# group scheme of multiplicative units

Let $R=\mathbb{Z}[X,Y]/\left$. Then $\operatorname{Spec}R$ is an affine scheme  . The natural homomorphism  $\mathbb{Z}\to R$ makes $R$ into a scheme over $\operatorname{Spec}\mathbb{Z}$, i.e. a $\mathbb{Z}$-scheme.

What are the $\mathbb{Z}$-points of $\operatorname{Spec}R$? Recall that an $S$-point of a scheme $X$ is a morphism $S\to X$; if we are working in the category of schemes over $Y$, then the morphism is expected to commute with the structure morphisms. So, here, we seek homomorphisms      $\mathbb{Z}[X,Y]/\left\to\mathbb{Z}$. Such a homomorphism must take $X$ to an invertible element, and it must take $Y$ to its inverse    . Therefore there are two, one taking $X$ to $1$ and one taking $X$ to $-1$. One recognizes these as the multiplicative units of $\mathbb{Z}$, and indeed if $S$ is any ring, then the $S$-points of $\operatorname{Spec}R$ are exactly the multiplicative units of $S$. For this reason, this scheme is often denoted $\mathbb{G}_{m}$. It is an example of a group scheme.

We can regard any morphism as a family of schemes, one for each fibre. Since we have a morphism $\mathbb{G}_{m}\to\mathbb{Z}$, we can ask about the fibres of this morphism. If we select a point $x$ of $\operatorname{Spec}\mathbb{Z}$, we have two choices. Such a point must be a prime ideal    of $\mathbb{Z}$, and there are two kinds: ideals generated by a prime number  , and the zero ideal   . If we select a point $x$ with residue field  $k(x)$, then the fiber of this morphism will be $\operatorname{Spec}R\times\operatorname{Spec}k(x)$, which is the same as $\operatorname{Spec}R\otimes k(x)$. But looking at the definition of $R$, we see that this is $\operatorname{Spec}k(x)[X,Y]/\left$, which is just the scheme whose points are the nonzero elements of $k(x)$.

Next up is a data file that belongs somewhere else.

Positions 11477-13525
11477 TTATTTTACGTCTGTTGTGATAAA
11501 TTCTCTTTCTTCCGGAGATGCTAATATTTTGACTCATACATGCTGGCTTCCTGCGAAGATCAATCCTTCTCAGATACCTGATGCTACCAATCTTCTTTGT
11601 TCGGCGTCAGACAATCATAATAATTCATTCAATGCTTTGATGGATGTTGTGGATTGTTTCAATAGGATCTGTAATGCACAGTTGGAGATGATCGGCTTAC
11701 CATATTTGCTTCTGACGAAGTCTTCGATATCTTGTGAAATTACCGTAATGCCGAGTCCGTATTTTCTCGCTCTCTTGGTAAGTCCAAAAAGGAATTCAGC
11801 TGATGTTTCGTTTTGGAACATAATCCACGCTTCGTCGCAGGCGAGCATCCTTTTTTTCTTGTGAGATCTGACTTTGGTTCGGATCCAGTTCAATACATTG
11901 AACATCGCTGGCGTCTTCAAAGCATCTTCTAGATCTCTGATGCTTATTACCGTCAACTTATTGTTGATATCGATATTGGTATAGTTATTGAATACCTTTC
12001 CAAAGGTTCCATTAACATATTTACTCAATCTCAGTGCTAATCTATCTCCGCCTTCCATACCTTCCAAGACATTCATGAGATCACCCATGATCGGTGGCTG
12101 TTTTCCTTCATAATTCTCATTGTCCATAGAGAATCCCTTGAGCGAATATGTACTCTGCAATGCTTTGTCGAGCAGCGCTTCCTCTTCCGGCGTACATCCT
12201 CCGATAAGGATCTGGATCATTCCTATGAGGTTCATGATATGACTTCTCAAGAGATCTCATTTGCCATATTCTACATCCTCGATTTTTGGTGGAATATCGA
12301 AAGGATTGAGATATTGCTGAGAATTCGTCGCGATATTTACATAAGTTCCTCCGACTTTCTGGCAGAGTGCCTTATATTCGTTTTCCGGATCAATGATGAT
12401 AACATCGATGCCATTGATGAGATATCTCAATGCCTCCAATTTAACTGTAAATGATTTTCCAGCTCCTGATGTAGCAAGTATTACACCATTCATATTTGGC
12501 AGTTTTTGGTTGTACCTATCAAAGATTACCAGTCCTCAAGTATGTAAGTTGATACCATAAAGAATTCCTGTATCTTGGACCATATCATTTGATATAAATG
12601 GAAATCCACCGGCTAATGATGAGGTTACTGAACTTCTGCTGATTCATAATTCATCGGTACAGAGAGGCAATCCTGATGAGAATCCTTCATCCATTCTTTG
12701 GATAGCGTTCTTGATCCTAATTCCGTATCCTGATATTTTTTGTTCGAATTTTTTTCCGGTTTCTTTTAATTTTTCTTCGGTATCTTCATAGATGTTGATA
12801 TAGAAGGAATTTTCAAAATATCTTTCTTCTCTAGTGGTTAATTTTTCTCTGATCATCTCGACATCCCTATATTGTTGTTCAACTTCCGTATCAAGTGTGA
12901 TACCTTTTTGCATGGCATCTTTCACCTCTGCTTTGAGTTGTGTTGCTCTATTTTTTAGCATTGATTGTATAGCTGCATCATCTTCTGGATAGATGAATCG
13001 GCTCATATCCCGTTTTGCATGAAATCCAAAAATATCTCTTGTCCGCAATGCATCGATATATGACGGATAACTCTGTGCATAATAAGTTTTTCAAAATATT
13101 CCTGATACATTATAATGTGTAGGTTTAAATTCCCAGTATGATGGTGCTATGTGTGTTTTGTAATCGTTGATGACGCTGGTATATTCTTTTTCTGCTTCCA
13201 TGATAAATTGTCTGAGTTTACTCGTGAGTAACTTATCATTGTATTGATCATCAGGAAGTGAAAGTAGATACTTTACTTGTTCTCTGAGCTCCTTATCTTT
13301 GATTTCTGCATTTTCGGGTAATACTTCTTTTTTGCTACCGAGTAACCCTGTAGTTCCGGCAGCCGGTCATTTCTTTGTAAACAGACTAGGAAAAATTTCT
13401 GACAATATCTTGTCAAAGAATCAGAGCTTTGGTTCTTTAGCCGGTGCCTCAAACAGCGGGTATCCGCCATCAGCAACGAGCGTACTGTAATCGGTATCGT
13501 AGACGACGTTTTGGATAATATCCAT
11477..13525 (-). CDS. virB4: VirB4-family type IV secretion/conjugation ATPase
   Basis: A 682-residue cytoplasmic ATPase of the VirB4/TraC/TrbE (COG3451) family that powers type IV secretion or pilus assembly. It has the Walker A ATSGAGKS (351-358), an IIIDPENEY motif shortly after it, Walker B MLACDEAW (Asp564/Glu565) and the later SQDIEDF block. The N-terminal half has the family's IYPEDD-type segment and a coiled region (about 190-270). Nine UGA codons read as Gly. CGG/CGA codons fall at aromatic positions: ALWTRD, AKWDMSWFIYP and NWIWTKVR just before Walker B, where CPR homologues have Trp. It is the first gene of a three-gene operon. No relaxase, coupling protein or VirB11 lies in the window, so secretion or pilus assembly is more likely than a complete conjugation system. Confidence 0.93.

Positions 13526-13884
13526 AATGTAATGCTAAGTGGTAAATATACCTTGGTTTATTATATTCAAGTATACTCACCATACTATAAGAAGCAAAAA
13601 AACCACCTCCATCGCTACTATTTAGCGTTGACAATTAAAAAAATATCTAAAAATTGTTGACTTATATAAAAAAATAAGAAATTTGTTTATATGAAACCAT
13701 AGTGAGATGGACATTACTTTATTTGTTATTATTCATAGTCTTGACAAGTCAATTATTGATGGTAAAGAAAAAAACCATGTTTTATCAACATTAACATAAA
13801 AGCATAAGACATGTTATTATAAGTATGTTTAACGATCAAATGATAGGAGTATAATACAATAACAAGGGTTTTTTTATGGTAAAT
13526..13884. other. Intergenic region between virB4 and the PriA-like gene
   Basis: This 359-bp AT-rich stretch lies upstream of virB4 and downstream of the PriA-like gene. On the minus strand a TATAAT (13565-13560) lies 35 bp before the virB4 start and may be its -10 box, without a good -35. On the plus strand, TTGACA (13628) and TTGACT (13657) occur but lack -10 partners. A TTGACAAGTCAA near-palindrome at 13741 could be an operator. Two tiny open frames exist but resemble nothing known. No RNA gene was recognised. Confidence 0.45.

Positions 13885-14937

In other words, we have a family of schemes, one in each characteristic. Of course, normally one wants a family to have some additional sort of smoothness condition, but this demonstrates that it is quite possible to have a family of schemes in different characteristics; sometimes one can deduce the behaviour in one characteristic from the behaviour in another. This approach can be useful, for example, when dealing with Hilbert modular varieties  .

Title group scheme of multiplicative units GroupSchemeOfMultiplicativeUnits 2013-03-22 14:09:01 2013-03-22 14:09:01 mathcam (2727) mathcam (2727) 7 mathcam (2727) Example msc 14A15 $\mathbb{G}_{m}$ GroupScheme group scheme of multiplicative units